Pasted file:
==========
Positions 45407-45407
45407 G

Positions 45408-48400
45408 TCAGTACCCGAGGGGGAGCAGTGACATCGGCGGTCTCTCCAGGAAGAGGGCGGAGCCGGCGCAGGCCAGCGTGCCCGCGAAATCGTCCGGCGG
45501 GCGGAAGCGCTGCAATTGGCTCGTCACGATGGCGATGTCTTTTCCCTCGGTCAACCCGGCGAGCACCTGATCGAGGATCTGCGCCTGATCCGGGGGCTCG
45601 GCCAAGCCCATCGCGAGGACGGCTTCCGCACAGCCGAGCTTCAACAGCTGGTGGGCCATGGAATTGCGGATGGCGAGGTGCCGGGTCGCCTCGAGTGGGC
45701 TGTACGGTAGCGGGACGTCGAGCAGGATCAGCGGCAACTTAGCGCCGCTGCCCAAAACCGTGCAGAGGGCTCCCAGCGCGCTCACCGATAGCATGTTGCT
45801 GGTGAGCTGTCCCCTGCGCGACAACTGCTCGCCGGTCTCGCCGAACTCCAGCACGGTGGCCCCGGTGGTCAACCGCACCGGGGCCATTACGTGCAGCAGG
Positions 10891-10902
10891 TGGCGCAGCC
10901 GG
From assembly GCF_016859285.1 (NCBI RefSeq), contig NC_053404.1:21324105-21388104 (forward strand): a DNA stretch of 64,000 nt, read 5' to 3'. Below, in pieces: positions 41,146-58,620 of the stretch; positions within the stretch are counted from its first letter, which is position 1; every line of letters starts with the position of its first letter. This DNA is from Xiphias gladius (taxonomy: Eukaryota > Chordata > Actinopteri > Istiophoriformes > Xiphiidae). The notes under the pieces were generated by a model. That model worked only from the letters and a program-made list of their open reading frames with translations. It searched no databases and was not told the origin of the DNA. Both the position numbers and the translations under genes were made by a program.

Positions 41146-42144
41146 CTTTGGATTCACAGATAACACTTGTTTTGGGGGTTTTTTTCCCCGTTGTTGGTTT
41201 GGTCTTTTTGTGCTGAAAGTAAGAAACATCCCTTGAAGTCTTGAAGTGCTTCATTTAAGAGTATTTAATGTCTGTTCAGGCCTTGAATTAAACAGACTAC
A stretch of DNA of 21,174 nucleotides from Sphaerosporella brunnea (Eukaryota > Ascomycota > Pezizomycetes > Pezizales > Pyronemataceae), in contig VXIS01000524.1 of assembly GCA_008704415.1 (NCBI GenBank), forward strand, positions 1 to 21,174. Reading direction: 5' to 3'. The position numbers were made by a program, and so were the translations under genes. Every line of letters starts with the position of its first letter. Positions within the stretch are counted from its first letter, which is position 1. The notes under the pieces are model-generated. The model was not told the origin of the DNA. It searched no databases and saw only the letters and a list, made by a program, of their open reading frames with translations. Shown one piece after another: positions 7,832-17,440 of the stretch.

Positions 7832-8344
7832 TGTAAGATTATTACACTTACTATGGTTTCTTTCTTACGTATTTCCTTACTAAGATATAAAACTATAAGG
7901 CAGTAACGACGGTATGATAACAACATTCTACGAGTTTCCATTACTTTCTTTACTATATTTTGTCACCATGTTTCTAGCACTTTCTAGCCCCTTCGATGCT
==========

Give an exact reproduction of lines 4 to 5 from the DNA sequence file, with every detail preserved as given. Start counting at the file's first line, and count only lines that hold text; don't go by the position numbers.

45408 TCAGTACCCGAGGGGGAGCAGTGACATCGGCGGTCTCTCCAGGAAGAGGGCGGAGCCGGCGCAGGCCAGCGTGCCCGCGAAATCGTCCGGCGG
45501 GCGGAAGCGCTGCAATTGGCTCGTCACGATGGCGATGTCTTTTCCCTCGGTCAACCCGGCGAGCACCTGATCGAGGATCTGCGCCTGATCCGGGGGCTCG